As most of you know by now, Microsoft has transitioned Skype for Business Online into Microsoft Teams and finally reached feature parity. Starting last month (October 1 to be exact) new Office 365 customer under 500 seats will automatically be onboarded to Teams. Beginning November 1 we have begun offering partner-associated customers automatic upgrades from Skype for Business Online to Teams.
This will ensure that customers have the single, integrated unified communications platform that Teams provides, including: telephony, video conferencing, messaging, and ad hoc meetings, as well as a central location for meeting notes, documents and other materials related to a project. Now that you are refreshed on the what, why, and when – the bigger question is how we do this.
4 Scenarios for Moving
The graphic above provides a high-level overview of how your organization should begin to think about its migration to Teams. Within this, we offer four specific scenarios to successfully move your company to Teams no matter your current business situation and future needs.
Scenario 1: Islands Mode
This scenario is typically for a smaller or simpler Skype for Business deployment that pending some short-term complexity will move everyone to Teams at a faster rate. This provides the best Teams experience from the start for all involved but does require constant communication during the transition and a deep adoption of Teams as Skype for Business will be retired quickly.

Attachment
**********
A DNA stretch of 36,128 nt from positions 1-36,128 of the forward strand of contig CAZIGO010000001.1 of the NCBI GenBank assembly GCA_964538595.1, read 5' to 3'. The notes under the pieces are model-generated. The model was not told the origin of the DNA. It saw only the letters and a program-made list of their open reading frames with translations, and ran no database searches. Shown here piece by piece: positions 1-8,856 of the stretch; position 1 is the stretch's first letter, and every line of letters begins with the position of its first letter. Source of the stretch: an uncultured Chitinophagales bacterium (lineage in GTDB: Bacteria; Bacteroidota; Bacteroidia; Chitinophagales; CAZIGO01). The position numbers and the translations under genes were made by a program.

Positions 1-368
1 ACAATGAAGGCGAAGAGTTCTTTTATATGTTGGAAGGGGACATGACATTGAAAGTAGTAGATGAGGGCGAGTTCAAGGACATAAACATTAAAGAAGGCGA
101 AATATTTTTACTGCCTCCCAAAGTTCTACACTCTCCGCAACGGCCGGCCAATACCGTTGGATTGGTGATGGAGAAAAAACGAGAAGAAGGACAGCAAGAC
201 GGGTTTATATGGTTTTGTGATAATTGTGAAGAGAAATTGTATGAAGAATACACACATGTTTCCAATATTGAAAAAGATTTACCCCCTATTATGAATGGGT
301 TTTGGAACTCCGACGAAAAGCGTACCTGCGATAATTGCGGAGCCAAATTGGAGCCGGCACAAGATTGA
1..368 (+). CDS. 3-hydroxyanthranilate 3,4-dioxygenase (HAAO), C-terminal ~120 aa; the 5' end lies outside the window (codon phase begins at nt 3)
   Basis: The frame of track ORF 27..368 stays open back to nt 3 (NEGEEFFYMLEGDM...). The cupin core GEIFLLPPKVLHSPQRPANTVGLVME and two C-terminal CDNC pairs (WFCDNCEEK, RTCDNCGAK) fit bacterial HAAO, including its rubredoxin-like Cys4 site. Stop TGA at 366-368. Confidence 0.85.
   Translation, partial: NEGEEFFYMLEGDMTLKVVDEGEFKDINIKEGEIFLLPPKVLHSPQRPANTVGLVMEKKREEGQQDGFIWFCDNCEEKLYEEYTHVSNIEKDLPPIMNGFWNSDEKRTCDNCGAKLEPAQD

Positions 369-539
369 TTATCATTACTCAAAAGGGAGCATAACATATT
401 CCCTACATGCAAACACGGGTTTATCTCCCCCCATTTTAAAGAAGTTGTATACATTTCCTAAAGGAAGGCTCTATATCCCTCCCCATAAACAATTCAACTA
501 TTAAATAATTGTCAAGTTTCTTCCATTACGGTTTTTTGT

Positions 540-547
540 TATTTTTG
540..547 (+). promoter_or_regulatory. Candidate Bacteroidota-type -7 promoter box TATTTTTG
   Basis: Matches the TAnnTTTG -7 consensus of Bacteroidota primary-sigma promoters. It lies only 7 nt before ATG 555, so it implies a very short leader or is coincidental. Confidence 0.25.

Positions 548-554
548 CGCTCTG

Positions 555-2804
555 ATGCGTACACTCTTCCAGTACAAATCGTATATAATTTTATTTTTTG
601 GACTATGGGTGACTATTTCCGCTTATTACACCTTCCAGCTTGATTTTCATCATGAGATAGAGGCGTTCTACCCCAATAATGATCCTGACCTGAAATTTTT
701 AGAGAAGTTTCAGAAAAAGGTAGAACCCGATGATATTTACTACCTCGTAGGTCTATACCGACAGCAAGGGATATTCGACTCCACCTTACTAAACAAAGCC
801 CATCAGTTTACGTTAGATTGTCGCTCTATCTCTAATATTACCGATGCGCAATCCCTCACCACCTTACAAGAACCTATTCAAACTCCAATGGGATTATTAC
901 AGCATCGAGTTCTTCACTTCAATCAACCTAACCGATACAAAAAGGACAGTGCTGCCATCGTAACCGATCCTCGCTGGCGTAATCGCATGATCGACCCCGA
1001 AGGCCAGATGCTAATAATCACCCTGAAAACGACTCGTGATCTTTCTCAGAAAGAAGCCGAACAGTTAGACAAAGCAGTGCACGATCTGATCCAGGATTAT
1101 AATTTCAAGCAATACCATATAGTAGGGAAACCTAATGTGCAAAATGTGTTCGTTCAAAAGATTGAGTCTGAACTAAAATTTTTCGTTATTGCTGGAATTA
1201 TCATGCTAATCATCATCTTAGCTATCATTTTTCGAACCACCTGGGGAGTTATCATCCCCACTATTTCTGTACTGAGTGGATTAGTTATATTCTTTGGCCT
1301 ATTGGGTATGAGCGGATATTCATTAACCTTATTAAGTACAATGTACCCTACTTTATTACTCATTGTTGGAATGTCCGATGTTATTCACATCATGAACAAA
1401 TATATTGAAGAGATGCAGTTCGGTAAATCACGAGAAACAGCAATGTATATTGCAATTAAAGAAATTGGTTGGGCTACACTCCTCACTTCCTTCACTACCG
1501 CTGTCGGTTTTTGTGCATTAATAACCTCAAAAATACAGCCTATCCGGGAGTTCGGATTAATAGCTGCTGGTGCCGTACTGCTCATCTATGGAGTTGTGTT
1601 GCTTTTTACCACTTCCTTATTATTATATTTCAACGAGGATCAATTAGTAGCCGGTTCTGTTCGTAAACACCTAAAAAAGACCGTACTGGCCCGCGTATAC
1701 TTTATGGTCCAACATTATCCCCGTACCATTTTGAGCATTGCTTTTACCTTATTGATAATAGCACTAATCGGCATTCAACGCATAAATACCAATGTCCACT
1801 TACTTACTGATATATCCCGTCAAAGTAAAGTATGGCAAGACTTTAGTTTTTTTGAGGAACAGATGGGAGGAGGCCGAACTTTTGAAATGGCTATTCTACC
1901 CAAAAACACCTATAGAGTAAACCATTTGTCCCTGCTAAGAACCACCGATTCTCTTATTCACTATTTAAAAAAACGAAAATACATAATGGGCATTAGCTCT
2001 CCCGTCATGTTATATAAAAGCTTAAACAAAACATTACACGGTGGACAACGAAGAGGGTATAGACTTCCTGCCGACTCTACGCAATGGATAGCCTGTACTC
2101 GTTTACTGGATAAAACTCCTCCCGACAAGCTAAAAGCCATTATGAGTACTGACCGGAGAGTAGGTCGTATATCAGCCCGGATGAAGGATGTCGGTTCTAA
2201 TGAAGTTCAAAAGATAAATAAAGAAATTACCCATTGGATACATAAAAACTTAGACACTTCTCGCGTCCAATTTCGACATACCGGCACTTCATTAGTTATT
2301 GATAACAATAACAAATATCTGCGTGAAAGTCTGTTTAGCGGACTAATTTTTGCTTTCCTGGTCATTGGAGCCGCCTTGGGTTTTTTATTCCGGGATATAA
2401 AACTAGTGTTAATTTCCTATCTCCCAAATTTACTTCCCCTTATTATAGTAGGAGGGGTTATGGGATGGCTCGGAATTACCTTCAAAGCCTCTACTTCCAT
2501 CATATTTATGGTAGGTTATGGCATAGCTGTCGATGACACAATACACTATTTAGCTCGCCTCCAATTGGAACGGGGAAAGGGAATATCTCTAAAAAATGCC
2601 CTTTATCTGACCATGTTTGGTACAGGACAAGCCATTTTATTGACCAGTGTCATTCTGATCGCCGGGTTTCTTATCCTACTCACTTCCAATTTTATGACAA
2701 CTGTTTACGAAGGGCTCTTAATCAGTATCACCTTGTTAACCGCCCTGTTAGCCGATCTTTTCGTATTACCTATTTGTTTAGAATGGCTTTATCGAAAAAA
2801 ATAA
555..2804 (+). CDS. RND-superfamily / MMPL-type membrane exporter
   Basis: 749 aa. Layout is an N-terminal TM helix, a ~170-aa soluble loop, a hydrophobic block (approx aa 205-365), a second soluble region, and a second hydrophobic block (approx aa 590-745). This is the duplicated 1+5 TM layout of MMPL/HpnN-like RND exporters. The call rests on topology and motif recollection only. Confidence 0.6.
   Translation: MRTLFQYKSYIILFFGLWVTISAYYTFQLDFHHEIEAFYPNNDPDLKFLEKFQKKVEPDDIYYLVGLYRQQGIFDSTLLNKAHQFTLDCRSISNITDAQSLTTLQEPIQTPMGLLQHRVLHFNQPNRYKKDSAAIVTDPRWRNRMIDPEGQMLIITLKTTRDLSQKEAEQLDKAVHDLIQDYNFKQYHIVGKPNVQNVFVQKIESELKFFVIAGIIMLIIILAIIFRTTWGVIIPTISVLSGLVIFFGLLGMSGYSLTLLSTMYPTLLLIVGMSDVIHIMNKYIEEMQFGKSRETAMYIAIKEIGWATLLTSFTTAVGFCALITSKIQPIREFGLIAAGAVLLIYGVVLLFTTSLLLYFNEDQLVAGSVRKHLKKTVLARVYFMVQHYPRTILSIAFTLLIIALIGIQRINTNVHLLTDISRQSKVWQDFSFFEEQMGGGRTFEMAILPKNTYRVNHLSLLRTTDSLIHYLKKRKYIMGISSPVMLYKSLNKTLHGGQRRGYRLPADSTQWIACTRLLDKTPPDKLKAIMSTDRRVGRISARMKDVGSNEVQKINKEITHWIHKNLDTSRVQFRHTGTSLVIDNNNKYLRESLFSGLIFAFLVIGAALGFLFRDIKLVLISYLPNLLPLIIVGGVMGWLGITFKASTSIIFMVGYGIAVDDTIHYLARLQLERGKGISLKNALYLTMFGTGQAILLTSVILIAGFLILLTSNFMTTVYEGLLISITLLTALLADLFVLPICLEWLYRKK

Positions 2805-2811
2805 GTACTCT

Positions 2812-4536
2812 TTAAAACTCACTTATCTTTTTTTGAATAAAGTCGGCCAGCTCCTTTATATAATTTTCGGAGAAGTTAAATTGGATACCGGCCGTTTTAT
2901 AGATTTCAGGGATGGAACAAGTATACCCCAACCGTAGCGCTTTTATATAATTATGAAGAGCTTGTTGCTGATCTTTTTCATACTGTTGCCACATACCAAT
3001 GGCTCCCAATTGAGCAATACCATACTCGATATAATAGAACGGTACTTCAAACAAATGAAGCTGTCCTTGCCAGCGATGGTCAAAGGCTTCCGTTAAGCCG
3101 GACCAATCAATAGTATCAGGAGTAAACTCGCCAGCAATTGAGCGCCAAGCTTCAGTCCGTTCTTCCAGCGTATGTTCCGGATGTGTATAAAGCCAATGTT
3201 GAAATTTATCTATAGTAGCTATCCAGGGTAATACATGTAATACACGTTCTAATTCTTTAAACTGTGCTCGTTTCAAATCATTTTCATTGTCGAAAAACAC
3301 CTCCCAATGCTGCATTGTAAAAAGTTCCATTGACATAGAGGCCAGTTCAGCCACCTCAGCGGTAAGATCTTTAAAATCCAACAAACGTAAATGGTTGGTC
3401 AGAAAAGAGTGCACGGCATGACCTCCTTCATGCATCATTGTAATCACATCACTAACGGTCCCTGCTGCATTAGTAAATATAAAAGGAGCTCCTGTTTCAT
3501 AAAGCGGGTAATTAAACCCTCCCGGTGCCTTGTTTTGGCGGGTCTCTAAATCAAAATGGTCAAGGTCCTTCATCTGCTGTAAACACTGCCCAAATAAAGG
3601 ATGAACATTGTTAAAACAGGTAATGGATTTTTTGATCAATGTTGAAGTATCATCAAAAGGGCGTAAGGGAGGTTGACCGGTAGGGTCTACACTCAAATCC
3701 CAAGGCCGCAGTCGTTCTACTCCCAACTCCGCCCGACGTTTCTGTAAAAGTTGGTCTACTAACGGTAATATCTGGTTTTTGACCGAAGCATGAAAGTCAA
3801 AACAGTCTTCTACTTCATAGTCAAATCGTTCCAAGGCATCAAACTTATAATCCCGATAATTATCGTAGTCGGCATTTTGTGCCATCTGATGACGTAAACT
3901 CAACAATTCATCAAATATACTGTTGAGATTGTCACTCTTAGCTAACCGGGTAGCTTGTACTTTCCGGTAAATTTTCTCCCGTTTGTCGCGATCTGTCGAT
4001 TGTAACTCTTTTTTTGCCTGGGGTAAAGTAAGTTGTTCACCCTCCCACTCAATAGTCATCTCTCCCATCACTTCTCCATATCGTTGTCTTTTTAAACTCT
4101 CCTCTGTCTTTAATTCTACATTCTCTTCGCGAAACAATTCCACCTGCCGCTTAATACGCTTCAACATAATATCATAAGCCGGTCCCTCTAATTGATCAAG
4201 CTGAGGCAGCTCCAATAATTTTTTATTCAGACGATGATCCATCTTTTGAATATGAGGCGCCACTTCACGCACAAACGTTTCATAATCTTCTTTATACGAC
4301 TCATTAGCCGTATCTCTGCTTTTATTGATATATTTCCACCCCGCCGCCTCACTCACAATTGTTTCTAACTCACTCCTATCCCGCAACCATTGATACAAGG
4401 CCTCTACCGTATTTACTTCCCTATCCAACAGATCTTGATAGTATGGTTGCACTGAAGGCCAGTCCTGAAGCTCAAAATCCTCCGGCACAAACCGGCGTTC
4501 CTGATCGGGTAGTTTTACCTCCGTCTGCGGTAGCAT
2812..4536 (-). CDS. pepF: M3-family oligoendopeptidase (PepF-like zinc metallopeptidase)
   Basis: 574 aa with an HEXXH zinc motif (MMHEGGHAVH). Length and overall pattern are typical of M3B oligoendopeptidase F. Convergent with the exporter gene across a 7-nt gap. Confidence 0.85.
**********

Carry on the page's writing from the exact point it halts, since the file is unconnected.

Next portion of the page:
Scenario 2: Single Client Mode
This mode applies to a number of situations notably if some of your users need to stay on Skype for Business for an extended amount of time, you are moving some of your Skype for Business Online users to Teams but maintaining a specific group on Skype for Business (SfB) on-premises on the SfB server.
Alternatively, you may have some users in Islands Mode and would like to retire a certain set of users off Skype for Business. This approach also provides a fast on-ramp to Teams but does provide only basic chat and calling capabilities while in transition mode.
Scenario 3: Group Collaboration Only
Group Collaboration (GC) only mode is best for those organizations that have business and technical requirements that cannot yet be met by Teams, such as advanced compliance needs, and the organization as a whole needs to stay on Skype for Business on-premises.
This allows end users to activate the group collaboration piece in Teams but Instant Messaging will stay in Skype for Business.
Scenario 4: Group Collaboration + Meetings Mode
Similar to the GC only mode, GC + Meetings mode is for those organizations that need to remain on Skype for Business on-premises for a longer time commitment, or may be using a 3rd party meeting service.
It does allow you to start the group collaboration piece of Teams immediately, including WebRTC for interactive meetings, but similar to GC only the chat will remain with Skype for Business.
Your next steps
If you’re still not sure how to get started on your journey to Microsoft Teams be sure to reach out to us.
You can work with SoftwareONE and its UC team regarding Unified Communications to leverage our capabilities for Microsoft Teams Upgrade Planning. To learn more we invite you to get to know about our Microsoft Teams Upgrade Program. We can help you determine the best roadmap to move to Teams based on your business and technical unified communications requirements.